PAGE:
Friday, May 19, 2006
My brother's (and sister's) keeper
A true story told by Rav Yissachar Frand:
In Russia (in what's now called Belorus), a former yeshiva student from Brisk had become a secular anarchist and gone so far as to burn the Czar in effigy. Needless to say, this was not only an illegal form of expression, it was in fact a capital crime.
When Rav Chaim of Brisk (1853-1918) heard about the plight of his former student, he told the community leaders that they would have to ransom the youth. However, there was a great deal of reluctance to get involved. After all, hadn't this young man put himself into this particular pickle? Hadn't he thrown off his Judaism? Hadn't he intentionally and recklessly provoked the authorities? Did he not deserve whatever he had coming?
We do this all the time. We see someone who overspends on their credit card, they live beyond their means, and then when they're bankrupt and impoverished, who wants to bail them out? "He should suffer! Look at how reckless he has been!"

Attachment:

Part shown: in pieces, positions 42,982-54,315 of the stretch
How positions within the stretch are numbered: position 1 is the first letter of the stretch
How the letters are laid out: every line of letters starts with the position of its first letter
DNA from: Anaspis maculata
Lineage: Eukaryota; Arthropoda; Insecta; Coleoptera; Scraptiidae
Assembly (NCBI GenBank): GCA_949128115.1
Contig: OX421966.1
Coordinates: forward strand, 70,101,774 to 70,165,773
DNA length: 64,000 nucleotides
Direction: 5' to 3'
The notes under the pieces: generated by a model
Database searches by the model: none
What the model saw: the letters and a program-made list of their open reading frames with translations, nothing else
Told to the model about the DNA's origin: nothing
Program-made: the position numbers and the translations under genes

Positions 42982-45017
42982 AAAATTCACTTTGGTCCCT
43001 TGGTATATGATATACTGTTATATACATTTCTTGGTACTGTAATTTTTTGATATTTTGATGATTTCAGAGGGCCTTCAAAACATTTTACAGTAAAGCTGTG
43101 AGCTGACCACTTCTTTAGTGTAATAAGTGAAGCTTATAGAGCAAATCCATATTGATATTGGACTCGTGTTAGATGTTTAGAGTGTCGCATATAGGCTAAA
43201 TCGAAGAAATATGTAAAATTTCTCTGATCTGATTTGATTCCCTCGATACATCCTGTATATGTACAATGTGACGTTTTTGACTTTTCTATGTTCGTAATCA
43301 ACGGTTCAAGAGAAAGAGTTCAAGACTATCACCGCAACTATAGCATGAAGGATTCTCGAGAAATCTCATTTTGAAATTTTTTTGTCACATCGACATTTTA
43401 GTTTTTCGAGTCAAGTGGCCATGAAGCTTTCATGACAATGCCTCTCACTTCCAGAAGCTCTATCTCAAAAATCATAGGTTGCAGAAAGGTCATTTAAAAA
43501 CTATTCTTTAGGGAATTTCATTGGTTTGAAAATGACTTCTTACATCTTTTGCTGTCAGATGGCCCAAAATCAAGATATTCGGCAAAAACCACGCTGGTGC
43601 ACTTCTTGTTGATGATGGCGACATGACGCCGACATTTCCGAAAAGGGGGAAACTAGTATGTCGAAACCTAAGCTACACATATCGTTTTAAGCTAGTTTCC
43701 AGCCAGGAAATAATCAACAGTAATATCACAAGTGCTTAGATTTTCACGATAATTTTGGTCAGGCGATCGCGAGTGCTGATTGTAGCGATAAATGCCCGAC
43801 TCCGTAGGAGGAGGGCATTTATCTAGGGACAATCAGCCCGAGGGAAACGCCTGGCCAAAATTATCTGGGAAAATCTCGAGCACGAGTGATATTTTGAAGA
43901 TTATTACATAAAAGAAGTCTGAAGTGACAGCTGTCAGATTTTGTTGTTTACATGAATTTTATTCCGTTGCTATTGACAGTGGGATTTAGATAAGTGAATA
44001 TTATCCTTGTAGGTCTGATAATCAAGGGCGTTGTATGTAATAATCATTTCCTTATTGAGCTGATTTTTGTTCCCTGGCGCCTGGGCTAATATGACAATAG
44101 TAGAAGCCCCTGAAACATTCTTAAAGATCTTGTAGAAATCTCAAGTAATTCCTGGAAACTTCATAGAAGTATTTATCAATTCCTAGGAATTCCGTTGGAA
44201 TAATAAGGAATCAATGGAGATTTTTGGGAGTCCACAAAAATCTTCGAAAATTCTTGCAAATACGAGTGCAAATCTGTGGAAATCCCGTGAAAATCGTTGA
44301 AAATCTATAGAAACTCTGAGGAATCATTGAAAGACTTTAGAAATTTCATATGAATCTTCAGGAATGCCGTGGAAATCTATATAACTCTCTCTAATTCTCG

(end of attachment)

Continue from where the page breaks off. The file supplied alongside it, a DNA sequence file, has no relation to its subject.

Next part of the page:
But this is not the Jewish way. When Yom Kippur came and the community still had not rallied to this young man's rescue and his sentence was soon to be carried out, Rav Chaim did not arrive in shul for the Yom Kippur service. Someone went to his home to check on him and he declared, "I refuse to come to shul until you ransom that young man!"
And so the community leaders had to go door to door - on Yom Kippur itself - to collect the thousands of dollars required to save the life of a Jew who had dug his own grave.
How do we create a society of Rav Chaim's - people who care so much for each other that they help each other even without deserving it?
(To read more on the life of Rav Chaim, click here.)